I have a confession: I'm a compulsive reader of financial statements and do this sort of thing for fun. My passion doesn't get me invited to many parties, but it does give me a chance to offer helpful advice to the uninitiated.
I thought the treasure trove of curious disclosures in the SEC filings from Anavex Life Sciences (NASDAQ:AVXL) provided a perfect opportunity to shed light on some important lessons. While there are so many figures to choose from to highlight, the 100 million authorized shares of capital stock is one you absolutely must understand if you're considering investing in this pioneer of an alternative Alzheimer's hypothesis.
Slimming your slice of any potential pie
When the company reported fiscal first-quarter earnings, the number of shares outstanding at the end of 2015 was 34.65 million. In a nutshell, the 100 million authorized shares means Anavex can issue another 65.35 million shares at will, without consulting shareholders or the board of directors.
For the sake of argument, suppose Anavex earns a net profit of $100 million a few years from now. Earnings-per-share would come out to $2.88, but if it issues those shares -- and it probably will -- EPS would fall to just $1. That's a big difference in your potential share of any future earnings.
It's not at all uncommon for clinical-stage biotechs to authorize far more shares than the number issued. The ability to raise equity and keep operations running as quickly as possible is the entire point of becoming a publicly traded company. In fact, Anavex's authorized-to-issued ratio is relatively modest compared to the likes of Kite Pharma (NASDAQ:KITE) or bluebird bio (NASDAQ:BLUE).
Going (at a snail's pace) concern
However, when it comes to Anavex, "running" isn't the word I would use to describe the pace of its operations. I'll bet my hat -- as a bald person in a cold place I really need a good hat -- the company will authorize a lot more after the current 100 million have been issued. This means that if there ever is a profit, shareholders buying in now will see very little of it.
Since going public in 2007, its greatest clinical accomplishment has been the completion of "Part A" of a two-part phase 2a trial with its lead Alzheimer's candidate Anavex 2-73 that began in 2014.
To be fair, Anavex traded over the counter until uplisting to the Nasdaq exchange last October, but it's been burning through millions each year just the same.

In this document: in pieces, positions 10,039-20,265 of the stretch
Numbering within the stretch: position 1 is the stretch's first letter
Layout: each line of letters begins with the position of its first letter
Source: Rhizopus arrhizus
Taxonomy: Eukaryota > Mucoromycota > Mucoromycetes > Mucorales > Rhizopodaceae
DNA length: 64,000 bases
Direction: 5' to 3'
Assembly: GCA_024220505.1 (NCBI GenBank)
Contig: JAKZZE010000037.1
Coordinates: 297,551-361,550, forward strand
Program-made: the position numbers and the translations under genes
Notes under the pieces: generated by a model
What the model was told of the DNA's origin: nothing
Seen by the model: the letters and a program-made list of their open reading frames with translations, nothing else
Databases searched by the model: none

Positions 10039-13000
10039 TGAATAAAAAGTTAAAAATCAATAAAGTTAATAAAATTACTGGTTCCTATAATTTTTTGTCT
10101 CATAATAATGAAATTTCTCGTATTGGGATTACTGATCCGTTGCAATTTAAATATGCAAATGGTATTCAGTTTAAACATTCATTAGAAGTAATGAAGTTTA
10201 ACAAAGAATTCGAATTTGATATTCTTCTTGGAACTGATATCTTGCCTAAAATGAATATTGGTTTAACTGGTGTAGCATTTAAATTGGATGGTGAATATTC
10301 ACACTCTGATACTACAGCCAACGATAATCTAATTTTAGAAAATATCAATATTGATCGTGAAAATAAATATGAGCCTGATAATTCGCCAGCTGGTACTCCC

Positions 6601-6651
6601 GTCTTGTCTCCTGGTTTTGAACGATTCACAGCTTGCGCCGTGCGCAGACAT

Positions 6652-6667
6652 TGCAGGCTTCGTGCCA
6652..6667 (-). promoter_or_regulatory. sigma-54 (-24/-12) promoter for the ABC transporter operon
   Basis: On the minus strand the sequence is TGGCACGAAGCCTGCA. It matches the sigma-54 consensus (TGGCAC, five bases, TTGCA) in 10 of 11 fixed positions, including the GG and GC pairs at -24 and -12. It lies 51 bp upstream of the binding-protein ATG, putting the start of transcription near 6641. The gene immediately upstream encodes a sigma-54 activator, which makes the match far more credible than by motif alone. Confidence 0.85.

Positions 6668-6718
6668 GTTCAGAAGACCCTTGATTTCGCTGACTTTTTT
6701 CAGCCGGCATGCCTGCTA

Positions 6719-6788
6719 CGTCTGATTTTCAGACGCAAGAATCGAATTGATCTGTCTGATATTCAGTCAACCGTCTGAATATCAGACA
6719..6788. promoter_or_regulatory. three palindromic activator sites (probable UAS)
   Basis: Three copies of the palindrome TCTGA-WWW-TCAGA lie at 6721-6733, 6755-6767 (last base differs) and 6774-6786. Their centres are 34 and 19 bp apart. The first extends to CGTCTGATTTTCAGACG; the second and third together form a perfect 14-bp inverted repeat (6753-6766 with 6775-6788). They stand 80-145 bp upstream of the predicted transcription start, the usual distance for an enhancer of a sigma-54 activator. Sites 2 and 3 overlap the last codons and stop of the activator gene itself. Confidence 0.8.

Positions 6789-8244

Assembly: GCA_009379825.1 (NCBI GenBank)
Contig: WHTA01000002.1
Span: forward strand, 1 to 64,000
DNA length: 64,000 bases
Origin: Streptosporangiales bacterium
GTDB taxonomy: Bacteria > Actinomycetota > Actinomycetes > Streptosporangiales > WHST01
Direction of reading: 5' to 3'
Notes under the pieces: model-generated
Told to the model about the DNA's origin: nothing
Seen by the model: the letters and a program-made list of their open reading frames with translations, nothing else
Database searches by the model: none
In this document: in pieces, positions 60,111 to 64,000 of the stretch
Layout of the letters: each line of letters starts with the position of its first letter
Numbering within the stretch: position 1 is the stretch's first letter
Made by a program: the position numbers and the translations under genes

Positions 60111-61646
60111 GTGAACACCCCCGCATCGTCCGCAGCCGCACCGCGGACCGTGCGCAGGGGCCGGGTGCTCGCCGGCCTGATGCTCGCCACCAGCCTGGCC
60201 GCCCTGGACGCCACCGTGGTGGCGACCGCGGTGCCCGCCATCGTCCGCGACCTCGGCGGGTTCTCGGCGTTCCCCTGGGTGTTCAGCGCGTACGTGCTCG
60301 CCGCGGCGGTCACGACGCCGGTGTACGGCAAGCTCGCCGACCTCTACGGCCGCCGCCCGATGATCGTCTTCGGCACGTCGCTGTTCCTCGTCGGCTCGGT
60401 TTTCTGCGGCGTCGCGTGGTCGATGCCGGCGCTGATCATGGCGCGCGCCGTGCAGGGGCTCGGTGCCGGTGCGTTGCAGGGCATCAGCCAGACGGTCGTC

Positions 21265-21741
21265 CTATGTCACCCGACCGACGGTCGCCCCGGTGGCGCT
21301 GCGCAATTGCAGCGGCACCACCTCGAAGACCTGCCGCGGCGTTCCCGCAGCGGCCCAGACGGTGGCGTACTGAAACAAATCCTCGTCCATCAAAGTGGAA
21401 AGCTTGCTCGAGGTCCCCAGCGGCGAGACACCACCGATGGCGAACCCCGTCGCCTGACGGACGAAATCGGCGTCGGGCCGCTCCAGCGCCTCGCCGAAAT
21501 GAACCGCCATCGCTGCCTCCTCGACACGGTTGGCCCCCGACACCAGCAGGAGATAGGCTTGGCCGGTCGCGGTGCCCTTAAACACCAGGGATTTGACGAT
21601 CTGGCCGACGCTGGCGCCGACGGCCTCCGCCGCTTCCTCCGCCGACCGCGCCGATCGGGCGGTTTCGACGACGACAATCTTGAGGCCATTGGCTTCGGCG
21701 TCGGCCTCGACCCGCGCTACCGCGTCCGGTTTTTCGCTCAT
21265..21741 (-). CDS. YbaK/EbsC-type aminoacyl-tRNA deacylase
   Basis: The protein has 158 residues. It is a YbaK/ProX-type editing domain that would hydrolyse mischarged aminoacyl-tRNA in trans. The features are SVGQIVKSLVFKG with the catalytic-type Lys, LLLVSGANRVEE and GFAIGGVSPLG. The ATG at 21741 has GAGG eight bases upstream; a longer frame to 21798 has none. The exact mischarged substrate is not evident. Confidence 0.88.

The goal of Part A was to measure the difference between patients receiving different dosages of 2-73 in capsule form for 11 days, and then as an intravenous infusion for 11 days. Part B, which should complete this October, is a 52-week open-label comparison of patients taking two different dosages of the capsule.
In other words, after more than eight years as a publicly traded company, Anavex is halfway through a 32-patient dose determination trial. The study lacks a control arm, so it won't tell us anything useful, from a regulatory standpoint, about 2-73's efficacy.
The company ended 2012 with an accumulated deficit of about $38 million, which by the end of last year had grown to a little over $67 million. That's an awful lot for a company that sponsored one clinical trial.
By comparison, bluebird bio ended 2015 with an accumulated deficit of $314.2 million. It is, however, sponsoring eight clinical trials with multiple candidates, and it received $75 million upfront from Celgene upon entering a collaboration with the oncology heavyweight months ahead of its IPO.
As a publicly traded company, Kite Pharma is a relative infant that ended 2015 with an accumulated deficit of $159.7 million. It has multiple clinical-stage candidates in trials sponsored by Amgen and the National Cancer Institute. It's also sponsoring four pivotal studies of its lead candidate with plans to submit an application to the FDA by the end of the year.
More dilution ahead
Let's assume Anavex is serious about developing 2-73, or any Alzheimer's candidate, through phase 3 and into the commercial arena. The 65.35 million authorized, but not yet issued, shares aren't going to get it there unless those 32 patients come out of "Part 2" of the 2-73 trial acting like Bradley Cooper in Limitless.
At the end of the 52-week follow-on study with capsules, Anavex will test the patients for cognitive impairment. Without a control group for comparison, they'll probably be positive, but the FDA won't be interested in any data from that trial except the drug's safety profile.
The subsequent press release might result in a temporary price spike. Even reports of encouraging preclinical results have sent Anavex shares soaring. The company might be able to raise a decent amount of equity in the process, but hardly enough to commercialize 2-73 without a big partner. So far, no drugmakers with enough resources seem interested.
An indication as widespread as Alzheimer's will require a randomized, placebo-controlled study with over 1,000 patients to support an application. Given the inefficiency Anavex has displayed throughout the past eight years, I'm afraid long-term minded shareholders will see their share of any potential profits continue to dwindle well past the 100 million shares authorized, to practically nothing.